Veritas has been forced to restate its financial results following
accounting errors, it was announced earlier this week.
The accounting errors came to
light following an audit that showed there had been errors in the way the
expenses and revenue were dealt with, meaning that the software company will
have to restate its results for 2001 and 2002, to the tune of several million
dollars. The knock-on effect will mean that 2003's results will also have to be
The restatement will see 2001's revenue fall between US$1 million and US$5 million from the
US$1.49 billion originally declared, with 2002's revenue going up by between US$5 million and
US$10 million from the US$1.51 billion previously stated.
The results for last year will also see a multi-million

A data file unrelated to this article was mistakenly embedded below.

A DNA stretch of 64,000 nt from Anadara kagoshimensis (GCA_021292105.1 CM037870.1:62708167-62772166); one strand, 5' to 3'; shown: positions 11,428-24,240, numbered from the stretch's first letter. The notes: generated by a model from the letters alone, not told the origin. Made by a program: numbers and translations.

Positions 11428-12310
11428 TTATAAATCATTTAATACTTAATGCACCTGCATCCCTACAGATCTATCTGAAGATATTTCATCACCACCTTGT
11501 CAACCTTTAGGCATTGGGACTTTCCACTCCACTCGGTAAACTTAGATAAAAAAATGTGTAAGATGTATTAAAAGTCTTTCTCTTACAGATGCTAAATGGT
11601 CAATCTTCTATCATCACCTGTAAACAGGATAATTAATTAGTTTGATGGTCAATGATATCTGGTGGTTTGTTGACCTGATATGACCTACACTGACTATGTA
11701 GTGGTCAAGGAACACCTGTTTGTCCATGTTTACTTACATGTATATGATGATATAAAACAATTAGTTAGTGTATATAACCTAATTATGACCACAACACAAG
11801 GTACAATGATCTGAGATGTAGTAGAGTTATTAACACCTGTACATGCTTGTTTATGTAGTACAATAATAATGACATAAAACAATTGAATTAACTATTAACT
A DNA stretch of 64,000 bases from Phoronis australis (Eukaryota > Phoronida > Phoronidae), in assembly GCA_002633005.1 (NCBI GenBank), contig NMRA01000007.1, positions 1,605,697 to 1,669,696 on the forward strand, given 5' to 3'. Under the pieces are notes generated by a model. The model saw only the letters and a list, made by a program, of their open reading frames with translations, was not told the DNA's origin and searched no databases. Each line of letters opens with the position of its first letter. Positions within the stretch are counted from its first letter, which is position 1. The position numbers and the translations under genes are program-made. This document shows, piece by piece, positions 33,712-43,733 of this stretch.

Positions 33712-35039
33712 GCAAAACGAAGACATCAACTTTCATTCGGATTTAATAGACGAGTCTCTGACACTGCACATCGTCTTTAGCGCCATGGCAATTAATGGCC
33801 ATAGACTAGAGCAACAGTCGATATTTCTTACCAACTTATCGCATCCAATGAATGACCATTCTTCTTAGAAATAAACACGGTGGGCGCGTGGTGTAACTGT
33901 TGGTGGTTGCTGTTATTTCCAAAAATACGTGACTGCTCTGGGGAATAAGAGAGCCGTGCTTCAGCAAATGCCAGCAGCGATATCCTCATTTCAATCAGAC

dollar change--downwards--with revenue falling by between US$10 million and US$15 million.
It's not the first time Veritas has had accounting problems
that led to its results being restated. In 2003, the company restated its annual
results three times in the course of the year, after sales deals were improperly
accounted, including a barter deal with media giant Time Warner.
The chief financial officer in charge at the time, Kenneth Lochnar, left the
company after in 2002 after it was discovered his claim to have an MBA from the
prestigious Stamford University in the U.S. was untrue. CEO Gary Bloom said in conference
call yesterday that the investigation hadn't started as a result of Lochnar's
creativity on his resume.
While the restatement might not have a huge effect on the
company itsel--Veritas will make US$95 million from a recent tax settlement,
outweighing any loss from the restatement-- the news will make a difference
to the U.S. stock market. Due to the financial wrangling, Veritas won't meet the
deadlines for declaring its annual report and, as a result,risk losing its listing
on the Nasdaq stock index.